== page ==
Bad Attitudes, a magazine of culture, politics, art, literature, 
religion & foreign affairs

The History of Bad Attitudes

I began years ago to build a list of people, mostly strangers, who seemed as if they might like to read the sort of things I wanted to write. My plan was to put out a bimonthly pamphlet and mail it to my list, unsolicited and free. I would not explain why they were receiving it, and I would make no effort to find out whether it suited them or not. A few might get something from it; as for the rest, no harm done.

I went so far as to assemble a dummy issue, and would have gone farther if it hadn’t been for mailing and printing costs. Back then freedom of the press, as A.J. Liebling noted, was limited to the man who owned one. This being no longer true, here is Bad Attitudes.

One section, called The Encyclopedia of the Absurd, consists of news that didn’t make it onto the major networks. To read these essential factoids from the linear world, click here. Links to longer articles follow, below.

  •  Dubya’s Creepy Death Wish  What if George Bush doesn’t want either to avenge his father or outdo him? What if he just wants to follow in dad’s footsteps -- exactly?

  •  Killing the Messenger:  The Pentagon rigs the biggest war games in history to predict victory in a Persian Gulf War. The press obligingly buries the story.

  •  Harvey Pitt’s Tin Ear:  The Embattled Securities and Exchange Commission Chairman offers his own precious self to his country. Badattitudes offers its own precious little poem to the Chairman.

  •  Ayatollahs of the World Unite:  Working for Change columnist Bill Berkowitz says it’s first things first for fundamentalist Christians and Muslims alike. Never mind about all this Axis of Evil stuff, any enemy of abstinence, abortion, women’s rights and child prostitution is a friend of mine.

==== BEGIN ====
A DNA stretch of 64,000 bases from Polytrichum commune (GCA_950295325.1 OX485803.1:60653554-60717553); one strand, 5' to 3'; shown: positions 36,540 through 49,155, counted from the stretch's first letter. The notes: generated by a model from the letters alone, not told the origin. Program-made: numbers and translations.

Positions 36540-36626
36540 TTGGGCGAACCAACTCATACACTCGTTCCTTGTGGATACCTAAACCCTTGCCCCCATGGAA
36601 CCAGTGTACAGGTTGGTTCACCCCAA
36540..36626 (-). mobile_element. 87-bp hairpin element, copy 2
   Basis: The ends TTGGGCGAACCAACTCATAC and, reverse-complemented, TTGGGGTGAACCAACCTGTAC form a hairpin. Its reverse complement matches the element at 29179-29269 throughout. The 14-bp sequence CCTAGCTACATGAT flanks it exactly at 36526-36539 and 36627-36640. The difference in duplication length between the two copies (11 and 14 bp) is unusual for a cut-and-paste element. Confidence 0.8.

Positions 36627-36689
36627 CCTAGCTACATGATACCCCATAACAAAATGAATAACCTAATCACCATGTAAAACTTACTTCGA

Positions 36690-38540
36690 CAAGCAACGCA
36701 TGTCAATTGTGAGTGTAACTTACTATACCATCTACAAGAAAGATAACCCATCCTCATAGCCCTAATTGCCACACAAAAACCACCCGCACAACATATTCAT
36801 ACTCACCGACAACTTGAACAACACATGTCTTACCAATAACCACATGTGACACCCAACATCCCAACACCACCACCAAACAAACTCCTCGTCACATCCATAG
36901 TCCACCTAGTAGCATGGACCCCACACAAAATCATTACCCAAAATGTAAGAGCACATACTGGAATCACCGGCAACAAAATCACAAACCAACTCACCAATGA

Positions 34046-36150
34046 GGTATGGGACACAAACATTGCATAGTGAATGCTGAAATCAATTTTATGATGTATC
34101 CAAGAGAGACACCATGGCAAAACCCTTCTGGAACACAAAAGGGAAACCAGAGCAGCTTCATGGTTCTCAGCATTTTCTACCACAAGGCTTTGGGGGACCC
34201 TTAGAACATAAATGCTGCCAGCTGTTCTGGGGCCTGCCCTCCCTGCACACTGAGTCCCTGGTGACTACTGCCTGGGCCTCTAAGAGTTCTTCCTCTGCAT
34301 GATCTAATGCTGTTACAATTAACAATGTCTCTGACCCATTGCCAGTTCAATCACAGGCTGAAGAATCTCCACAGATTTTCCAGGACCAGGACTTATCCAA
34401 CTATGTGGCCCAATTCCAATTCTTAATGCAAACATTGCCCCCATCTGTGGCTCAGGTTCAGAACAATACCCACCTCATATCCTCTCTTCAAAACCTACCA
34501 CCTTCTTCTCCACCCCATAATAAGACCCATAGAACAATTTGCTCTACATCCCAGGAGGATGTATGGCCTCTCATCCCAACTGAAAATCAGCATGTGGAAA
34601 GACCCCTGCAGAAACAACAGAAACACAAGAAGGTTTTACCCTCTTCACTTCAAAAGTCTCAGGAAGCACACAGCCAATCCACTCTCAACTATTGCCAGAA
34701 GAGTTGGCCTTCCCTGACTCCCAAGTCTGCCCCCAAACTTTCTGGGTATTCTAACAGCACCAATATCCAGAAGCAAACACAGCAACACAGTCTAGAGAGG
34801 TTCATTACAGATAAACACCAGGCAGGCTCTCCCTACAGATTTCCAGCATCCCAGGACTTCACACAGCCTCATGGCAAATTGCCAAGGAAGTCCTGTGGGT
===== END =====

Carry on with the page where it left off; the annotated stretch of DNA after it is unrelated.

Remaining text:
•  Real Bushmen Don’t Cry:  Jeb Bush says the men in his family carry the crying gene. Maybe so, but it seems to be a highly selective one.

  •  Who Loves Ya, Hugo?  Off-again, on-again Venezuelan President Hugo Chavez stood at 35 percent in the polls when he was deposed. Then how come the people of Venezuela undeposed him in 48 hours?

  •  The Lost Poems of Hugo Chavez:  The briefly deposed Venezuelan president started to write a poem during his captivity. Here’s what he eventually might have come up with.

  •  Scalia Sticks Up for the Overdog:  Even cuter than Clarence! Dont you just love it when Antonin talks tough?

  •  One Ashcroft is One Too Many:  A brief picture essay on the moral perils of cloning.

  •  God Is Our State Trooper:  Bush counts on employers to curb repetitive motion injuries. Why not try the same approach on our highways?

  •  Times Eats Yellow Snow:  So what if the Whitewater investigation came up with a goose-egg, The New York Times still thinks it was doing the Lord’s work instead of Tom DeLay’s.

  •  Leave No Teacher Behind:  You can’t blame the Army, but where is the Education President in all this? Where’s his brother Jeb, for that matter? Fort Myers is in Florida.

  •  What the Major Meant to Say:  Wars may come and wars may go, but Pentagon flacks are forever.

  •  Kenny Boy’s Long Con:  Nothing new under the sun: Yellow Kid Weil was running the Enron scam before Kenneth Lay was born.

  •  Scalia vs. the Pope:  Justice Scalia offers moral guidance to fellow Catholic judges who think John Paul II is right to oppose the death penalty. (See also “A Petty Consistency,” below.)

  •  The Union Busters:  Ashcroft and Bush clear out pockets of subversion that threaten the Justice Department’s war on terrorism.

  •  Heil, Dubya!  Don’t blame me, I’m not the one calling them “Bush’s Fascist Tribunals.” The John Birch Society is.

  •  A Petty Consistency:  is not the hobgoblin of Justice Scalia’s great mind: a conservative editor looks with dismay at the means used to levitate Governor Bush up to the White House.

  •  What Would Haley Barbour Do?  Mainly an excerpt from Senator Jeffords’ farewell to the Republican Party, along with a great-hearted reaction from party hack Haley Barbour.

  •  Scofflaw Scalia:  Supreme Court Justice Antonin Scalia, fresh from appointing George W. Bush president, compounds a felony with a misdemeanor.

  •  Clueless in Casablanca:  A long (7-page) look at the absurd business of winning hearts and minds in Casablanca during the Cold War. HTML version

  •  The Crisco Kid:  A disgruntled bureaucrat gives credit where credit is due to an eminently gruntled one: John Ashcroft. Will the attorney general be able to strangle the anti-tobacco litigation without leaving his fingerprints on the corpse?